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TB Outbreaks May Be Predicted by First 2 Cases

Identifying cluster characteristics early would aid control efforts, researchers say

TUESDAY, July 1 (HealthDay News) -- It may be possible to predict tuberculosis (TB) outbreaks by examining characteristics of the first two cases of the disease, Dutch researchers report.

Based on their analysis of data on more than 18,200 Dutch patients with reported TB between 1993 and 2004, the researchers concluded there's a 56 percent chance of a large TB outbreak if the first two patients: are diagnosed within three months of each other; live in urban areas; and if one or both patients are of sub-Saharan African nationality.

"Early identification of clusters that could potentially become large could help focus TB control efforts, especially in low-incidence countries that approach the elimination phase of TB," wrote lead author Sandra V. Kik, an epidemiologist at the KNCV Tuberculosis Foundation in The Hague. "The aim of our study was therefore to determine which characteristics of the first two cases can predict the development of a large cluster."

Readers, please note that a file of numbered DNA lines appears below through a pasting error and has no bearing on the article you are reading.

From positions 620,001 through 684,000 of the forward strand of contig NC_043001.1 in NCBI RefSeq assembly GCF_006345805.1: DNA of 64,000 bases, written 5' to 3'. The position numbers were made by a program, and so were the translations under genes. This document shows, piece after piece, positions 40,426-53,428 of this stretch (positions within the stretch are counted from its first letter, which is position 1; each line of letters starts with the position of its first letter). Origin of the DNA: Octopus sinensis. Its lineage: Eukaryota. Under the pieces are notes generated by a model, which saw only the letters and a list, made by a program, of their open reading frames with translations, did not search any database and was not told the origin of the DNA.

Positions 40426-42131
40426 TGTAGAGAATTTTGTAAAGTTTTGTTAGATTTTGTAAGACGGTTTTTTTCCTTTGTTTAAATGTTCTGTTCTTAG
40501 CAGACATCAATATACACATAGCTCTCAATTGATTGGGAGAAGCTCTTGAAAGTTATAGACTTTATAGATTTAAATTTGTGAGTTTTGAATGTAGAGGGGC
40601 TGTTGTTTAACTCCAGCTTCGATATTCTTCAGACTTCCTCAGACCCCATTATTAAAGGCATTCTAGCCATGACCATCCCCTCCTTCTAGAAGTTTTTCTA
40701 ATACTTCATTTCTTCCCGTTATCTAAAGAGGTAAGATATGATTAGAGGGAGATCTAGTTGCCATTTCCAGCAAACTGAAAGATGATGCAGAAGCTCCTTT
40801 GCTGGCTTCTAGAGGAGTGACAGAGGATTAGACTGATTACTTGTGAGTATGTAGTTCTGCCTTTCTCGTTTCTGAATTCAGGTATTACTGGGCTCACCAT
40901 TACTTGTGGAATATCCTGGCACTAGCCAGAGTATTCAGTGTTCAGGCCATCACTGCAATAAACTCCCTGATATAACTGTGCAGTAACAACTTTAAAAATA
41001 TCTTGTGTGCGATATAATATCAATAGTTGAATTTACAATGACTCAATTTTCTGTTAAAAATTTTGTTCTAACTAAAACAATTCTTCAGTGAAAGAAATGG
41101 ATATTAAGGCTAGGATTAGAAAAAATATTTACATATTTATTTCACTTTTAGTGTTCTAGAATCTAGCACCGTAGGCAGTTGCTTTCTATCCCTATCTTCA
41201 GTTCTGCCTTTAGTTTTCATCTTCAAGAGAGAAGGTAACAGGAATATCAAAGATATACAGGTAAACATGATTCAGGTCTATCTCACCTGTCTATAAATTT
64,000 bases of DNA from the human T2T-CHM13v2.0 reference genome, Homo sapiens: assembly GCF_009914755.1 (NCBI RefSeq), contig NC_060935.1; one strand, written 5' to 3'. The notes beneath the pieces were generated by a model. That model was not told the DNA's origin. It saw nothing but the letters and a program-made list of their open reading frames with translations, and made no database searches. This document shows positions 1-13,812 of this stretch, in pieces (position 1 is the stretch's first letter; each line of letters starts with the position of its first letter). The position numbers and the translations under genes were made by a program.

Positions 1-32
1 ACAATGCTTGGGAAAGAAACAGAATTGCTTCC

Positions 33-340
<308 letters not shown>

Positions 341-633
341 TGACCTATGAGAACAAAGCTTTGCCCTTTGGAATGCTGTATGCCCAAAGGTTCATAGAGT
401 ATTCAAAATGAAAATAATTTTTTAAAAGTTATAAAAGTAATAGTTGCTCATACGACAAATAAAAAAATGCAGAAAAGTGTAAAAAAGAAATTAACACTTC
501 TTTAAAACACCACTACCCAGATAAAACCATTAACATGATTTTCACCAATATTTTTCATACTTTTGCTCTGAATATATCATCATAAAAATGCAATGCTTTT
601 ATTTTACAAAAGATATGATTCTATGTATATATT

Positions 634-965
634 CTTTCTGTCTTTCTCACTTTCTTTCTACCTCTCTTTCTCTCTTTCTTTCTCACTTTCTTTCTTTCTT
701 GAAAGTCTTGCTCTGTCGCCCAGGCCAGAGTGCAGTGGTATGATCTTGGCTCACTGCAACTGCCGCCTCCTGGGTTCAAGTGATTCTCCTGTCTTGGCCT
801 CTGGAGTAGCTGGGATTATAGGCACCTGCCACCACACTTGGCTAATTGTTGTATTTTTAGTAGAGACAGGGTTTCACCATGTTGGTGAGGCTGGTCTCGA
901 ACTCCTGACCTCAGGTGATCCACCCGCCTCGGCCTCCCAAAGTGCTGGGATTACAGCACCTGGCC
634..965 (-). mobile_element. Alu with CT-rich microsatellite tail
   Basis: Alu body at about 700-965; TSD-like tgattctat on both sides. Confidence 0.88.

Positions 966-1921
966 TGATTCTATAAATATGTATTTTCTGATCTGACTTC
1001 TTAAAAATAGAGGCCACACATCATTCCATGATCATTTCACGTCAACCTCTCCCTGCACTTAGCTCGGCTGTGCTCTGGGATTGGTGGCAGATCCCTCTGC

The study was published in the current issue of the American Journal of Respiratory and Critical Care Medicine.

"The main advantage of using patient characteristics as predictors is that these are known shortly after diagnosis and easy to determine as this information is often part of the current registration system," Kik said.

While the specific characteristics of the two-patient model may vary from country to country, the research methodology used in this study could be used to identify characteristics with the most predictive power in any country, the study authors said.

"This study confirms previous understanding that tuberculosis is a social -- as well as infectious disease -- that depends for its spread on the nature of human interactions and the social context," Dr. John Heffner, past president of the American Thoracic Society, said in a prepared statement.

"What is fascinating is that the authors identified quite early in a cluster outbreak specific social factors that predicted the rapidity and extent of disease transmission, which allows more focused interventions," he said.

More information

The U.S. Centers for Disease Control and Prevention has more about TB.

-- Robert Preidt

SOURCE: American Thoracic Society, news release, July 1, 2008

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